Ancho-(Ahn-cho) Chile (Capsicum Annuum) means Wide Chile Pepper. The dried Ancho has a dark, brick red to mahogany color with a medium thick wrinkled flesh with wide shoulders, tapering to a round end. The Ancho is about 4 -5 inches long by 3 inches wide and is very flat. This Chile ranges from 3 - 5 on a heat scale of 1 to 10. An Ancho is the dried form of a Poblano Pepper and often is mislabeled as a Pasilla or Mulato pepper. An Ancho can be used as a substitute for Guajillo or Pasilla Negro Chiles and visa versa. These chiles have the same heat range and flavor profile. Anchos, combined with the Pasilla and Guajillo, form the Holy Trinity of chiles used to prepare the traditional mole sauces. Anchos are also available in granulated and powdered form (100 pure). Scoville heat units are 1,000 to 3,000.

Suggested Use:

Anchos are great in salsa, soups, enchilada and any sauce needing mild heat and chile flavor. Chopped, pureed or ground, they can be added directly to your recipes.

Ancho (Tiburon)

Extra large, glossy dark green pepper is uniform and way more productive than standard varieties, with a sweeter taste and thicker flesh. Big sturdy plant holds heavy fruit well off the ground.

Andy: Slender smooth cayenne pepper turns bright red and dries beautifully.

Strong erect plant holds fruit up well so they grow long and straight.


Anaheim Chilli Pepper Vegetable. Popular for roasting, frying and stuffing. Stuff with Monterey Jack spicy hot pepper cheese for a sensational tasty treat that doesn't bum the mouth. Fruits up to 8in long.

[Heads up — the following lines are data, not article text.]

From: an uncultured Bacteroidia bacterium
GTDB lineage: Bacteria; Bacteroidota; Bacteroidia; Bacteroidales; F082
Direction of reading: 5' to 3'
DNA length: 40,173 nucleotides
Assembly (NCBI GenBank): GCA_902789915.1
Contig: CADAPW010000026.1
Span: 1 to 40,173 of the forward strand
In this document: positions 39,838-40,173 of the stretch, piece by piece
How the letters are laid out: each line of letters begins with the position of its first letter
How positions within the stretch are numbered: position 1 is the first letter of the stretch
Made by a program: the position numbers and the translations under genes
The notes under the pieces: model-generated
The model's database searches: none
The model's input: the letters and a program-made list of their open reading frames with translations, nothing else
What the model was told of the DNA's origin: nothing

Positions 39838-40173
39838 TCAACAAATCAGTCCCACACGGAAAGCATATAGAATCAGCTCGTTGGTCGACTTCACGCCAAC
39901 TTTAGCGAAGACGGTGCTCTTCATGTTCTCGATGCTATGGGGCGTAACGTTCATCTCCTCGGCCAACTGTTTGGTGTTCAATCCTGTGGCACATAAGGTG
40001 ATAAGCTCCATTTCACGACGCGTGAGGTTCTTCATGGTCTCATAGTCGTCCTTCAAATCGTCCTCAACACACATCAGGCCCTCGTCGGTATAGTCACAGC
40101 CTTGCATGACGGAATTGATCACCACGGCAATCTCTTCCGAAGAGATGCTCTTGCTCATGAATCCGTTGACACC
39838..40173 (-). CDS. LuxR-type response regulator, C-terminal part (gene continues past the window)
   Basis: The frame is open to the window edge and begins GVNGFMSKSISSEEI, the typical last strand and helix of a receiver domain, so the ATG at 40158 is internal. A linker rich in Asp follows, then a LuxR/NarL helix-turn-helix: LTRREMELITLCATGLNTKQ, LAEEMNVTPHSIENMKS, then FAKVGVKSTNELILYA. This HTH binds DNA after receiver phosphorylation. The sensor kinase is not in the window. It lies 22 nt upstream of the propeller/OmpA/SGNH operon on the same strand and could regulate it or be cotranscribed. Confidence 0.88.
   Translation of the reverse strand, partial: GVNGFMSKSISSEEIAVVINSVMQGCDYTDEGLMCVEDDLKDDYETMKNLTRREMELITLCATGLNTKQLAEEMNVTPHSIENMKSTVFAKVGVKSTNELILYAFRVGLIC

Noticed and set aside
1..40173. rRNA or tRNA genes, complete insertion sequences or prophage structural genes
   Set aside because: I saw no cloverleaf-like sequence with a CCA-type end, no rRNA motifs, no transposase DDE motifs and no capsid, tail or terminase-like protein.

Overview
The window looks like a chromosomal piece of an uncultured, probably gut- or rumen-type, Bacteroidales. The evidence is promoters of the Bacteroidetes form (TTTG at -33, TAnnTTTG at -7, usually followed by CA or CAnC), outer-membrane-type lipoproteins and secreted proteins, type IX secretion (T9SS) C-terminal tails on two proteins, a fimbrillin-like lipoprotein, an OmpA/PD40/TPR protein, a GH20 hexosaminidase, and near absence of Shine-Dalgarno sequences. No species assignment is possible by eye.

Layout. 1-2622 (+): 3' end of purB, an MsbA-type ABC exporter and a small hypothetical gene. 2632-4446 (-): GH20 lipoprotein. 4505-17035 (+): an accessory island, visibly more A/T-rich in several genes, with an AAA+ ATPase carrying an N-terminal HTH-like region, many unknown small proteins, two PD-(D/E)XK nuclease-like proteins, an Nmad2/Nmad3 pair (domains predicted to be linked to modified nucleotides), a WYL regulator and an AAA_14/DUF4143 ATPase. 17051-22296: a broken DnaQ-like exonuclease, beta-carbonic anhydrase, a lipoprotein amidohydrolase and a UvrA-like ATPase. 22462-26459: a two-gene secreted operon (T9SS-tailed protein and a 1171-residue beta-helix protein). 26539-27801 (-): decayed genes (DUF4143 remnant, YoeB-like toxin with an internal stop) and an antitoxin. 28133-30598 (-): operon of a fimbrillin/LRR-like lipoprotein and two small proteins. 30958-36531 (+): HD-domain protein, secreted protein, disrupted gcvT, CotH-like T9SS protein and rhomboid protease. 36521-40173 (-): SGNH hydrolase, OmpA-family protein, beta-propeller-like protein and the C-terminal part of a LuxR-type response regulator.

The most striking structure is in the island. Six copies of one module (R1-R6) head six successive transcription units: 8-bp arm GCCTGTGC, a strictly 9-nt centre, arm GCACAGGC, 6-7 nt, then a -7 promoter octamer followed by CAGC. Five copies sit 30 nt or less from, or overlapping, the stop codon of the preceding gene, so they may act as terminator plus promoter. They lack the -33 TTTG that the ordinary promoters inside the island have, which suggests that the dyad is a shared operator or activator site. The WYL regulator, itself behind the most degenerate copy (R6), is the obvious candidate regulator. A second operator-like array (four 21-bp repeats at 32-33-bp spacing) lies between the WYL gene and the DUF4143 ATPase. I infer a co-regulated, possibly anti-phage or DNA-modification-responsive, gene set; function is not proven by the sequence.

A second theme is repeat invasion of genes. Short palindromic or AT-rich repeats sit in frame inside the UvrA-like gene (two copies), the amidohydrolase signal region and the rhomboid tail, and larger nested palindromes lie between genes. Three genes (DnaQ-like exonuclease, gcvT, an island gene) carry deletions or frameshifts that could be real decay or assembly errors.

Anaheim chile (Numex Joe E. Parker)

Extremely productive traditional Anaheim type. Uniform 6-8" by 2" 2-lobed fruits ripen from bright green to mahogany to red, but are mostly consumed green. Southwest favorite for stuffed chile rellenos and enchiladas, grilled, and roasted for stews and sauces. The flesh is thick and crispy with a delicious mild heat and richly satisfying chile flavor.

Boldog Hungarian Spice smooth fruits make beautiful big ristras and can be used fresh to add color and spice in cooking and salads. Intense deep crimson color, plenty of sugar, and just a touch of heat. Grind your own world-class, aromatic, sweetly spicy paprika.


Cherry Bomb is a large fruited pepper with super thick walls to absort more pickling brine. THE variety to grow for homemade 'peppers' - pickled peppers filled with cheese, breaded and deep fried - all the rage now in restaurants and served as hors d'oeuvres.

Harvest when the fruits are fully ripe - at the green stage they are slightly less hot than at the fully ripe, red stage. Stress increases the 'heat' production in peppers - flood the ground a couple of days prior to harvest for hotter peppers, or allow to wilt slightly. Days to Maturity: 65-70 days.

Chipotle Chiles (Capsicum Annuum) are made from the familiar Jalapeno Chile. Chipotle Chiles are first smoked, then dried. there are many different beliefs regarding the difference between Brown and Morita Chipotles. Our understanding is that the Brown Chipotles are the Green Jalapenos and the Moritas are the red, fully mature Chipotles. This gives them a unique, medium - hot smokey flavor which is popular in many Southwestern dishes. These peppers are about 2-4 inches in length, 1 inch in width, and have a deep brick reddish brown color. The word Chipotle translated to smoked chile. Consider the Chipotle a 6.5 on a scale of 1-10 (10 being the hottest). Scoville heat units 7,000-25,000.

Suggested Use:

Use Chipotles in enchilada sauces, chili, stews, barbecue ribs, and corn bread. Their smoky quality combines well with poultry, meats and fall squash.

De Arbol (Capsicum Annuum) means tree like in Spanish. The plant has thick, upright, woody stems and the chile itself is narrow, curved and bright red in color. Believed to be closely related to the pequin, the De Arbol is thin fleshed, with tannic, smoky, grassy flavor and searing heat. This chile has a heat range of 7.5 on the heat scale of 1-10. De Arbol Chiles are comparable to a Cayenne Pepper.Scoville heat units 15,000 to 30,000.